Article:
Enpsychlowmedia, the first-year review for masters in fine arts students, opened last week in the Red Barn Project Space. The show featured work from six different artists in a variety of mediums, including sculpture, painting and collage.
Upon entering the space, your eye is immediately drawn to “Untitled (Pulse)” by David Wesley White. The piece references the Pulse Nightclub shooting on June 12, 2016 in Orlando, Fla., where a gunman entered and killed 49 people, a majority of whom were gay and 90% of whom were Latinx.
During the shooting, law enforcement officers detonated five holes in the wall of a bathroom to help hostages escape. White recreates the holes inside a fence panel to “illustrate the widespread impact of orchestrated violence and homophobia — how the trauma was born out of, and can reverberate back to domestic spaces; how the barriers we create can be too weak or too strong.”
In an interview, White described the piece as a step in a new direction for him artistically in terms of political commentary, as his work has previously consisted largely of personal narrative.
Marshall Sharpe also took a similar approach in shedding light on “cultural taboos and silenced stories” in his confrontation of his family connection to slavery and the Jim Crow south.
By greatly increasing the size of old family photos, Sharpe is able to bring into focus smaller details like the name on the trucks or the fact that the photograph for “Inspection” is posed, something that may be lost in a smaller photograph.
“I hope to remind the viewer of a forgotten history by raising ethical questions about the nefarious foundations of capitalism and privilege in my own family and our culture at large,” his statement said.
Megan Koth investigates beauty and grooming rituals through her self-portraits titled “Pink Peel,” “Big Clown,” and “Green Peel.”
“The application or removal of things like skincare masks and makeup can look simultaneously beautiful and grotesque, and can be both enjoyable self-care and sometimes painful chore,” she said in an email. “Overall, I aspire for my work, if nothing else, to assert that something as seemingly mundane as makeup or skincare can be just as meaningful to explore as any other subject of human behavior or cultural significance, and that what is seemingly decorative or ornamental can also be powerful.”
Thomas Stoeckinger takes a much more figurative approach in his works titled “Heady Puns.”
“I am interested in how dichotomies (such as between infrastructure and culture, virtual and authentic, connection and isolation, benign and profound, progressive and conservative, digital and analogue) can be broken down into nuanced conversations that embrace the physical and social possibilities of cultural and technological progress,” he said in a statement. “I think of my work as a playful way to explore serious topics, or maybe it is just play.”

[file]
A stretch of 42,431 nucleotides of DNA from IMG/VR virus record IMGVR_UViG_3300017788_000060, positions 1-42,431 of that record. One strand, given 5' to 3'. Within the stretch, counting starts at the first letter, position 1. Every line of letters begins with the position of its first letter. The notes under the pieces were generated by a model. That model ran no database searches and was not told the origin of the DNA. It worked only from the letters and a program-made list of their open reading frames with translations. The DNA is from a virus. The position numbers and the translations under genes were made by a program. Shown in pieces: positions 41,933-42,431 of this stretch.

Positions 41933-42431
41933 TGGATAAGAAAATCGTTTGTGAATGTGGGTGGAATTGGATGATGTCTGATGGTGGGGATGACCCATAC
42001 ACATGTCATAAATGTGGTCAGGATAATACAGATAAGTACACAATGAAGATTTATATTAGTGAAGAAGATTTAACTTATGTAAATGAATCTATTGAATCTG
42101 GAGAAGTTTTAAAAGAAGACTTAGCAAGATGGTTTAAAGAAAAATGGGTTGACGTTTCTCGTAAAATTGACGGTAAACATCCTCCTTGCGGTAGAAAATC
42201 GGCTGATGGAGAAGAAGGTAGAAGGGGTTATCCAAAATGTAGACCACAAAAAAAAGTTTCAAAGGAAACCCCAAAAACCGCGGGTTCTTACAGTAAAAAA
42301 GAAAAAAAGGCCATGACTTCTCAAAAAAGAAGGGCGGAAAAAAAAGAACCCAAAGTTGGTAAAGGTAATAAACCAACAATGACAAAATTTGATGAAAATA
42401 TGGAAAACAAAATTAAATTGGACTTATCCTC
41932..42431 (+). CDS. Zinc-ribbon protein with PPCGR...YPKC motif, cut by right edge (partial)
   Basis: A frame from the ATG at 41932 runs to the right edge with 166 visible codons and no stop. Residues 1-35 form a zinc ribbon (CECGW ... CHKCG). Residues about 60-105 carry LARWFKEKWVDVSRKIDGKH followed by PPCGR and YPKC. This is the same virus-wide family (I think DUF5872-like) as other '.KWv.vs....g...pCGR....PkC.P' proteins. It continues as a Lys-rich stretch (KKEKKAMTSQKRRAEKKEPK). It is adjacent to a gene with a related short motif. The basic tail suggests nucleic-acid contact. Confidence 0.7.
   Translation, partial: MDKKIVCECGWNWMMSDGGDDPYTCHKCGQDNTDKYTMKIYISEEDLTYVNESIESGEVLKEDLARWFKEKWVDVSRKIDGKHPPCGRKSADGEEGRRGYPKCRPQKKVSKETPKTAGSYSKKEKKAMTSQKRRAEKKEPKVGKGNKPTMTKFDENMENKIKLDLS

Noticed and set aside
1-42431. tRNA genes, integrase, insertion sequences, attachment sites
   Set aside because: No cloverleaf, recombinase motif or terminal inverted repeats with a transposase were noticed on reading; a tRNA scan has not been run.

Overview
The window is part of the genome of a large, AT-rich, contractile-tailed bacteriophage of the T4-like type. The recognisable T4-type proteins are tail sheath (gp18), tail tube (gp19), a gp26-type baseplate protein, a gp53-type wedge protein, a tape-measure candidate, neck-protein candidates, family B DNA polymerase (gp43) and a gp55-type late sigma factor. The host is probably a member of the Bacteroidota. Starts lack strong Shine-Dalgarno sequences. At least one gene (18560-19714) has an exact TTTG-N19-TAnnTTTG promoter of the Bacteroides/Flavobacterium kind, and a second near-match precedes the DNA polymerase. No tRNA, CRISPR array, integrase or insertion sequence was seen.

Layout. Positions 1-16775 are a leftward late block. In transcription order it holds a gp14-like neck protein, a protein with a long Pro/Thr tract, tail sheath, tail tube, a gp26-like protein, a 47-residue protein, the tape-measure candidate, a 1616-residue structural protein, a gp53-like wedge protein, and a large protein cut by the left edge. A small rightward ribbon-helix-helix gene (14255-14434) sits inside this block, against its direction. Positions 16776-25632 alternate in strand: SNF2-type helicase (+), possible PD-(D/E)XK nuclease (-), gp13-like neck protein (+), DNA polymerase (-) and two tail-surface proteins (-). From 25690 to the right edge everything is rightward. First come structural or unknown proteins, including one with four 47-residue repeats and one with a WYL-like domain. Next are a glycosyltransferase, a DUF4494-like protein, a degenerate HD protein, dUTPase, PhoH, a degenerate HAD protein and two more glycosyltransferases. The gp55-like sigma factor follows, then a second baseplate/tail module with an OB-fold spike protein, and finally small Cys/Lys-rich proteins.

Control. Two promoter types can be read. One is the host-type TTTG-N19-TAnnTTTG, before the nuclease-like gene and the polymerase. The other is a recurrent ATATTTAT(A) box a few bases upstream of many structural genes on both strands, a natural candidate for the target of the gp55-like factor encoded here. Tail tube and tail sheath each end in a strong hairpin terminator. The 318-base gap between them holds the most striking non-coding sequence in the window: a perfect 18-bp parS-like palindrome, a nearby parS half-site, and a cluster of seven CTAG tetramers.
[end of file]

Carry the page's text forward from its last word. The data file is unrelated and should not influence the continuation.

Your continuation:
He also says that his work can even be accessed as a “linguistic pun or bathroom joke,” something that is invoked within his piece “Malebox,” which is a sculpture of a man with a mailbox in his crotch.
Interspersed throughout the show are Kio Griffith’s “CHRONOTOPES.” Putting them throughout the show draws the eye through the space, while also leaving a physical marker of movement. Made with balsa wood and pine, the sculptures have a feeling of lightness and motion.
Griffith derived inspiration for these works from his mother’s war stories, and the works portray the female side of war, which is less often portrayed.
“Now at 83, still physically healthy with a slightly developing amnesia, my mother has been reminiscing events from her youth that she would never disclose before—as in her account of the family’s long walk fleeing the Tokyo Air Raids; leaving, losing everything and told never to look back at the engulfing red inferno,” he said in a statement.
Finally, as you step into the furthest corner of the Red Barn Project Space, you are greeted by a transformed space. With fabric and black plastic covering the ceiling and blocking out light, Serene Blumenthal’s pieces take on a life separate from the rest of the show.
Blumenthal describes her work as “the cinema of attractions, meaning the power to mesmerize or make illusion while still allowing the viewer the power to see the seams of the creation of the art.”
She displayed four different multimedia works, including three different projections, video, collage, a fountain and sound. Her works also address themes of “ego death and the path or aesthetics, be it functional or dysfunctional.”
Overall, this year’s first year cohort was able to create a show that was nuanced, both visually and mentally stimulating and cohesive in its differences.